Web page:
Have you ever been chided for not doing something on someone else’s timeline? You thought it might be a good idea. You even wanted to do it at some level, yet something held you back. Timing of an action is as important as the action itself. In an initial client consultation, I sometimes hear clients apologize for not being certain whether they want to pursue a divorce or not. Seriously? Is there any other decision, besides whether to marry a particular person, which requires more careful thought?
Conversely, there are tasks we all should attend to, regardless of timing. Everyone ought to have a Durable Power of Attorney for Health Care decisions, a Power of Attorney for General Business Matters, and a will. No angst over the necessity required—you need one. For these kinds of decisions, take a baby step, attend to the easiest first, but set a deadline just to get started.
Need help? Here are some questions to consider: http://www.forbes.com/sites/deborahljacobs/2012/07/24/twelve-estate-planning-questions-that-might-make-you-squirm/. Next simply schedule a meeting with an estate-planning lawyer who can walk you through these and other considerations in a relatively painless fashion. You don’t have to have all the answers now. Just get started. If you don’t, Uncle Sam is all too happy to fill in the gap and make decisions for you.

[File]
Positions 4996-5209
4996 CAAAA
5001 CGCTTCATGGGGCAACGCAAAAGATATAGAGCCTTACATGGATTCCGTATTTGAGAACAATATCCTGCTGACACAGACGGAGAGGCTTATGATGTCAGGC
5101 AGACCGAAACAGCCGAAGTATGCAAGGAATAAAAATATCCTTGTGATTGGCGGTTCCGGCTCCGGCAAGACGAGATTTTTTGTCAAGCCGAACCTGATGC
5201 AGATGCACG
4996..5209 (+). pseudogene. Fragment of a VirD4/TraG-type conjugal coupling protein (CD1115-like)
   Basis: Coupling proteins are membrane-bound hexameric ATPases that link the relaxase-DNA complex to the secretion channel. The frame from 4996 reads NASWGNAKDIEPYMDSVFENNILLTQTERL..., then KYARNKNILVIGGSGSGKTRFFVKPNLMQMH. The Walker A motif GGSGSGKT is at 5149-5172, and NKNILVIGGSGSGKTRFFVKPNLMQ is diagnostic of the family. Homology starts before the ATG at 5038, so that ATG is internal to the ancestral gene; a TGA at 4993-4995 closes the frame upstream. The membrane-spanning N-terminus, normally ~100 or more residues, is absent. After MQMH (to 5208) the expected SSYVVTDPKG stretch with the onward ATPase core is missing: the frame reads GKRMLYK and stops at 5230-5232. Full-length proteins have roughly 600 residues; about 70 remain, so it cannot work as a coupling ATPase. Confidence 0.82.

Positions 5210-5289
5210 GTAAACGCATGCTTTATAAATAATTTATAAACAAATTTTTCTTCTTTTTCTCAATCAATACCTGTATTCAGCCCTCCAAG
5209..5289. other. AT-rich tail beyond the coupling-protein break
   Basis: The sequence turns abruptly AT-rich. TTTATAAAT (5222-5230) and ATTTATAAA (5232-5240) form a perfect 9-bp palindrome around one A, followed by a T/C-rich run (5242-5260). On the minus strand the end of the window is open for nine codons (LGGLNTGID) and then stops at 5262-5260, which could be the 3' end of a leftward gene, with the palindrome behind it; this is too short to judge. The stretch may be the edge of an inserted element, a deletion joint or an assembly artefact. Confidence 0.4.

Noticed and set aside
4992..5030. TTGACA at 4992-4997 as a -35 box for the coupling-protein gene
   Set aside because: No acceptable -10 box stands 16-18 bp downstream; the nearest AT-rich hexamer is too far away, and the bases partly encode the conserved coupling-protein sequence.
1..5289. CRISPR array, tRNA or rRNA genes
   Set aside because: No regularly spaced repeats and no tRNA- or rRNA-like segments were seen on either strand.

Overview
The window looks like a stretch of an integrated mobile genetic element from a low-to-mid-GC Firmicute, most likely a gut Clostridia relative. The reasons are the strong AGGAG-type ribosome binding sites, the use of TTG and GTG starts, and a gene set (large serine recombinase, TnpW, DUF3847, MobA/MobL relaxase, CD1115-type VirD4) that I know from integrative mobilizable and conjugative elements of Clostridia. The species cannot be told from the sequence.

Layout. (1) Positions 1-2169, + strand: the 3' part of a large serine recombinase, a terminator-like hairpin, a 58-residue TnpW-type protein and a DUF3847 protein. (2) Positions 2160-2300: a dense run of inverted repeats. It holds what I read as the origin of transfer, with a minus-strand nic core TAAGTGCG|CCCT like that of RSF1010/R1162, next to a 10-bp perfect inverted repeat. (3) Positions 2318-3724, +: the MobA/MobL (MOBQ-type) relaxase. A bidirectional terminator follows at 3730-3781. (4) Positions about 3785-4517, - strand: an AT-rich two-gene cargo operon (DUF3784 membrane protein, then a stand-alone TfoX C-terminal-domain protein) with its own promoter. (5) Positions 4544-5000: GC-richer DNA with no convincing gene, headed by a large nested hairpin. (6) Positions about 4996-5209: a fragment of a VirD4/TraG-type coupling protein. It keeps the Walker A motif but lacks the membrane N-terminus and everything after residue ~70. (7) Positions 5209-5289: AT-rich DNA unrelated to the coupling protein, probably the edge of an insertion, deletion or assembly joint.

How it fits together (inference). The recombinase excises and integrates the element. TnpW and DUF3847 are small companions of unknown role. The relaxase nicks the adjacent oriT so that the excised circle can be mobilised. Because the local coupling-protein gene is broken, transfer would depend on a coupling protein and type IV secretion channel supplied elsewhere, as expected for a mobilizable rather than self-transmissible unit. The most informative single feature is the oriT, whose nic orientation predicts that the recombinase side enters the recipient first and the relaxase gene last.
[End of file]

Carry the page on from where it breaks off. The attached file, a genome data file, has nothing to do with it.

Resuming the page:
I recently assisted in the finalization of an adoption. The journey started nine years ago across multiple states. Just prior to the start of this school year, the process was finally completed. I’ve done a lot of adoption work over the years. Each has been special in its own unique way, and I remember each and every baby or child whose life was affected by my work on his/her adoption. But perhaps because of the timing issues in this case, it was uniquely special. They got to this finalization day because at one point they just got started. They gathered information, educated themselves, and persisted.
What are your timing considerations? For more difficult decisions requiring careful thought, take your time. There is no deadline except what makes sense for you and your family. Need more information? Don’t overlook our wonderful library system, which Google hasn’t yet totally replaced. Talk to others who’ve gone before you. And of course, Google too but look beyond the surface slickness of some websites and ask, “What drives this professional from whom I may be taking advice?”
What next step do you need to take? Meghan Lipford and I would be happy to talk with you—when the timing is right.